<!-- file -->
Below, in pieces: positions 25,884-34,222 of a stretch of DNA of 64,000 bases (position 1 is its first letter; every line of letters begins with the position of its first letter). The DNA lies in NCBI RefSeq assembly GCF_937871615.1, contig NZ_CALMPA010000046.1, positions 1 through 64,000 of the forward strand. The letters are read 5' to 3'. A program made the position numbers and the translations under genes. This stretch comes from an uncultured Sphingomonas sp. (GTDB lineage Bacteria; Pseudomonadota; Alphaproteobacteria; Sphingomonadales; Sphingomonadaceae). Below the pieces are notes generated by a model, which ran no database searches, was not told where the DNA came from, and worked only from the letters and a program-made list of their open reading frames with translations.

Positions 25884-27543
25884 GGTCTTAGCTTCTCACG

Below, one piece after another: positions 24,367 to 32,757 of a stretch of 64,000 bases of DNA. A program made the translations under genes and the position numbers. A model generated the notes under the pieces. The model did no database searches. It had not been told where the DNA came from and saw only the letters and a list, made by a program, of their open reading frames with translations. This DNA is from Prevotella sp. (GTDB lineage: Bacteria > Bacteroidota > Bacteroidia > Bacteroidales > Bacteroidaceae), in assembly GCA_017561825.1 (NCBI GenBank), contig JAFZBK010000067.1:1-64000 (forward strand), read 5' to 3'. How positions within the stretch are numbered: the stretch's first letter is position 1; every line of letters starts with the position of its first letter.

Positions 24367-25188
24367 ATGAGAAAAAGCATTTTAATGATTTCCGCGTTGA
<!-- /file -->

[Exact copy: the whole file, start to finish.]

Below, in pieces: positions 25,884-34,222 of a stretch of DNA of 64,000 bases (position 1 is its first letter; every line of letters begins with the position of its first letter). The DNA lies in NCBI RefSeq assembly GCF_937871615.1, contig NZ_CALMPA010000046.1, positions 1 through 64,000 of the forward strand. The letters are read 5' to 3'. A program made the position numbers and the translations under genes. This stretch comes from an uncultured Sphingomonas sp. (GTDB lineage Bacteria; Pseudomonadota; Alphaproteobacteria; Sphingomonadales; Sphingomonadaceae). Below the pieces are notes generated by a model, which ran no database searches, was not told where the DNA came from, and worked only from the letters and a program-made list of their open reading frames with translations.

Positions 25884-27543
25884 GGTCTTAGCTTCTCACG

Below, one piece after another: positions 24,367 to 32,757 of a stretch of 64,000 bases of DNA. A program made the translations under genes and the position numbers. A model generated the notes under the pieces. The model did no database searches. It had not been told where the DNA came from and saw only the letters and a list, made by a program, of their open reading frames with translations. This DNA is from Prevotella sp. (GTDB lineage: Bacteria > Bacteroidota > Bacteroidia > Bacteroidales > Bacteroidaceae), in assembly GCA_017561825.1 (NCBI GenBank), contig JAFZBK010000067.1:1-64000 (forward strand), read 5' to 3'. How positions within the stretch are numbered: the stretch's first letter is position 1; every line of letters starts with the position of its first letter.

Positions 24367-25188
24367 ATGAGAAAAAGCATTTTAATGATTTCCGCGTTGA